(Jacob Rumans) #1

HEADING TO THE BEACH THIS SUMMER?Between sunning yourself anddrinking cocktails, head for a runon the beach. There’s a reasonelite coaches such as Australianlegend Percy Cerutty trainedhis runners on sand dunes: newresearch^1 shows that running onsand requires 1.6 times more energythan running on hard surfaces.Beach running is like running withweights on your ankles. With orwithout shoes, it’s tougher to getyour foot planted into the ground,and tougher to get it of the ground.If you’re new to beach running, headfor the packed sand close to thewater’s edge. If you’re looking fora real workout, head for the softerstuf further in. Also, wear plenty ofsun cream and carry a water bottle.SAND ONTHE RUNThis summer, hit the beachto pick up some speedRUN LESS,RUN FASTERGO WITHTHE GRAINSRunning on sandis tough but it’s agreat way to train14.The percentage ofpeople in Englandwho volunteered atleast twice in thelast year to supportphysical activity.^3``````The key to quick runningmay be in the bones inyour forefoot. A recentJapanese study looked at45 trained endurancerunners and 45 untrainedsubjects, measuring thelength of their forefootbones using an MRI. Theyfound that the trainedgroup had longer bonesin the big toe and secondtoe (by 1 per cent and0.5 per cent, respectively)than their untrainedcounterparts, relative tothe size of their feet. Inanother study, endurancerunners who reportedfaster 5K times werefound to have longerbig-toe forefoot bones,whereas sprinters whoreported faster 100mtimes had longer second-toe forefoot bones.``````Looking to improveyour 10K time? The keycould lie in 30-secondeforts of all-out running,according to a studyby Danish physiologists.^2 The 40-day studyfollowed 20 trained runners engaged insessions of speed-endurance training butthere was also a 36 per cent reduction in theirusual running volume. The speed sessionscomprised ive to 10 × 30-second maximalrunning eforts. Before the study began, the``````participants undertook a series of tests,including a 10K time trial – in both normal andglycogen-depleted states, so as to measurethe diference in speed. After the 10 weeksof training, these tests were repeated. Inthe normal state, there was a 3.2 per centimprovement in 10K time, down from anaverage of 45.2 minutes to 43.7 minutes.In the glycogen-depleted state, there was a3.9 per cent improvement, from 47.7 minutesto 45.8 minutes. So when it comes to 10Ktraining sessions, go for quality, not quantity.RUNNING IS INYOUR BONESWORDS: RICK PEARSON. PHOTOGRAPH: GETTY IMAGES. 1 THE JOURNAL OF EXPERIMENTAL BIOLOGY 2. PHYSIOLOGICAL REPORTS 3. SPORT ENGLANDWARM-UPS FITNESSJULY 2018 RUNNERSWORLD.CO.UK 013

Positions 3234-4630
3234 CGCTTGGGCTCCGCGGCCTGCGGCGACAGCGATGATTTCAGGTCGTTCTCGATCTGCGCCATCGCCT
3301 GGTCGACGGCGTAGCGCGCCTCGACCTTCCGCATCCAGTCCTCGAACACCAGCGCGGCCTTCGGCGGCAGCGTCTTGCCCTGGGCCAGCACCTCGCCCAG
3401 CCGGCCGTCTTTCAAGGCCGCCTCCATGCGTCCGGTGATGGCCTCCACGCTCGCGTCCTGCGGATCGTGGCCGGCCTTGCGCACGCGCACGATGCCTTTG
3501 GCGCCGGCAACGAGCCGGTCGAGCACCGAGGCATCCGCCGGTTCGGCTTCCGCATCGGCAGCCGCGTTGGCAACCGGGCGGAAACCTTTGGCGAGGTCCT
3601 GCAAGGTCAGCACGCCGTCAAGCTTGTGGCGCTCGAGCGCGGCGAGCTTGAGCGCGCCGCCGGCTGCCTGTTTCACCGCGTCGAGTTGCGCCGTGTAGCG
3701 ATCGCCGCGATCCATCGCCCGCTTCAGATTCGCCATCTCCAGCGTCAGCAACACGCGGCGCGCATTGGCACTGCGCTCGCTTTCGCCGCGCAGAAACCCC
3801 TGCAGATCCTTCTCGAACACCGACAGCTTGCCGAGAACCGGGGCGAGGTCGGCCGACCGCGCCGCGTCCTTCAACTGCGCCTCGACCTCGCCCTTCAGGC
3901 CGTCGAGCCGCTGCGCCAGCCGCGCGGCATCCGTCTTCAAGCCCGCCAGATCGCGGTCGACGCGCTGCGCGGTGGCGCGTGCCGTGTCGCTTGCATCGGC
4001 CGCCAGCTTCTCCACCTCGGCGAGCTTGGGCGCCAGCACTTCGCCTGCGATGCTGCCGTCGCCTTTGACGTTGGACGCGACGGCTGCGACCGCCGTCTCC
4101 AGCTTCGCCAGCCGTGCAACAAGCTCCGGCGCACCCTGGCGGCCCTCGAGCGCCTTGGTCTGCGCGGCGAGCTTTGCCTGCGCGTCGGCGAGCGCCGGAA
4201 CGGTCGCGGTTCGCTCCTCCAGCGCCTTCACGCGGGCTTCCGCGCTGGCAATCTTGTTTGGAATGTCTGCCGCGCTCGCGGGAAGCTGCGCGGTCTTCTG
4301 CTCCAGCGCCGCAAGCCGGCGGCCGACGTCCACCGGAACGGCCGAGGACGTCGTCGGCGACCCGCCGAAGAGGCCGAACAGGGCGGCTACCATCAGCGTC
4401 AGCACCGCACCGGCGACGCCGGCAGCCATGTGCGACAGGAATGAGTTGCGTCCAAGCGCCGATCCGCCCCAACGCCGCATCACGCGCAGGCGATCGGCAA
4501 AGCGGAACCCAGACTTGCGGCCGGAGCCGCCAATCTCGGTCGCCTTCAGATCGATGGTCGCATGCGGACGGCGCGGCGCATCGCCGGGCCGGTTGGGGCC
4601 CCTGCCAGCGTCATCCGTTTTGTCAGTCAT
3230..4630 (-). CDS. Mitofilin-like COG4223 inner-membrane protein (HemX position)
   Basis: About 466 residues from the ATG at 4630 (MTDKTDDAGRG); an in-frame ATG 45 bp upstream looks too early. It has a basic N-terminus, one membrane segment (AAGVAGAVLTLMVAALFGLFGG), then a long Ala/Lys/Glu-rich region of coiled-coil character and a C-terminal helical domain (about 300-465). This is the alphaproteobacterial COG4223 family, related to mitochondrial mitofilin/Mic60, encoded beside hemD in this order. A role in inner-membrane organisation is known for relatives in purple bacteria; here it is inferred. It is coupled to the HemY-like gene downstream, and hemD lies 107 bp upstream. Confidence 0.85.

Free download pdf